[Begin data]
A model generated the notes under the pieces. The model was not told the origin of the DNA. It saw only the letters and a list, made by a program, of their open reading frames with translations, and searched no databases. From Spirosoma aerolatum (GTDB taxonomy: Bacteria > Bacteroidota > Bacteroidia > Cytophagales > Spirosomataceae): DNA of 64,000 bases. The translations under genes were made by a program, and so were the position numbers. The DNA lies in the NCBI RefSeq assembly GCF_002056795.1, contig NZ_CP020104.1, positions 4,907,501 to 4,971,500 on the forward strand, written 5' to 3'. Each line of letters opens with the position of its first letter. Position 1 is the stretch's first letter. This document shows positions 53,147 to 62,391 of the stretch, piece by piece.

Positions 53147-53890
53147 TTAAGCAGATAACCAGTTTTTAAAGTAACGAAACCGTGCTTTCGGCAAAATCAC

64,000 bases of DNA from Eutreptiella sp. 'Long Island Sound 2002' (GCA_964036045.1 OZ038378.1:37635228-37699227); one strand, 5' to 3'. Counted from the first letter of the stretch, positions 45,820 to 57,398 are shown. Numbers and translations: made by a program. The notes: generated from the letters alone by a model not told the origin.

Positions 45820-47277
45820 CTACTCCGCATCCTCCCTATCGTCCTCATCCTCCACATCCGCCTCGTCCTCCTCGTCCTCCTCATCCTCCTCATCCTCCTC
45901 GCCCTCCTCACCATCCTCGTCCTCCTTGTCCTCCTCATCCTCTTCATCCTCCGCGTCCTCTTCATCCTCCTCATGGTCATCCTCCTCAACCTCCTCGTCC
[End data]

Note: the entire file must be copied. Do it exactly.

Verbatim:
A model generated the notes under the pieces. The model was not told the origin of the DNA. It saw only the letters and a list, made by a program, of their open reading frames with translations, and searched no databases. From Spirosoma aerolatum (GTDB taxonomy: Bacteria > Bacteroidota > Bacteroidia > Cytophagales > Spirosomataceae): DNA of 64,000 bases. The translations under genes were made by a program, and so were the position numbers. The DNA lies in the NCBI RefSeq assembly GCF_002056795.1, contig NZ_CP020104.1, positions 4,907,501 to 4,971,500 on the forward strand, written 5' to 3'. Each line of letters opens with the position of its first letter. Position 1 is the stretch's first letter. This document shows positions 53,147 to 62,391 of the stretch, piece by piece.

Positions 53147-53890
53147 TTAAGCAGATAACCAGTTTTTAAAGTAACGAAACCGTGCTTTCGGCAAAATCAC

64,000 bases of DNA from Eutreptiella sp. 'Long Island Sound 2002' (GCA_964036045.1 OZ038378.1:37635228-37699227); one strand, 5' to 3'. Counted from the first letter of the stretch, positions 45,820 to 57,398 are shown. Numbers and translations: made by a program. The notes: generated from the letters alone by a model not told the origin.

Positions 45820-47277
45820 CTACTCCGCATCCTCCCTATCGTCCTCATCCTCCACATCCGCCTCGTCCTCCTCGTCCTCCTCATCCTCCTCATCCTCCTC
45901 GCCCTCCTCACCATCCTCGTCCTCCTTGTCCTCCTCATCCTCTTCATCCTCCGCGTCCTCTTCATCCTCCTCATGGTCATCCTCCTCAACCTCCTCGTCC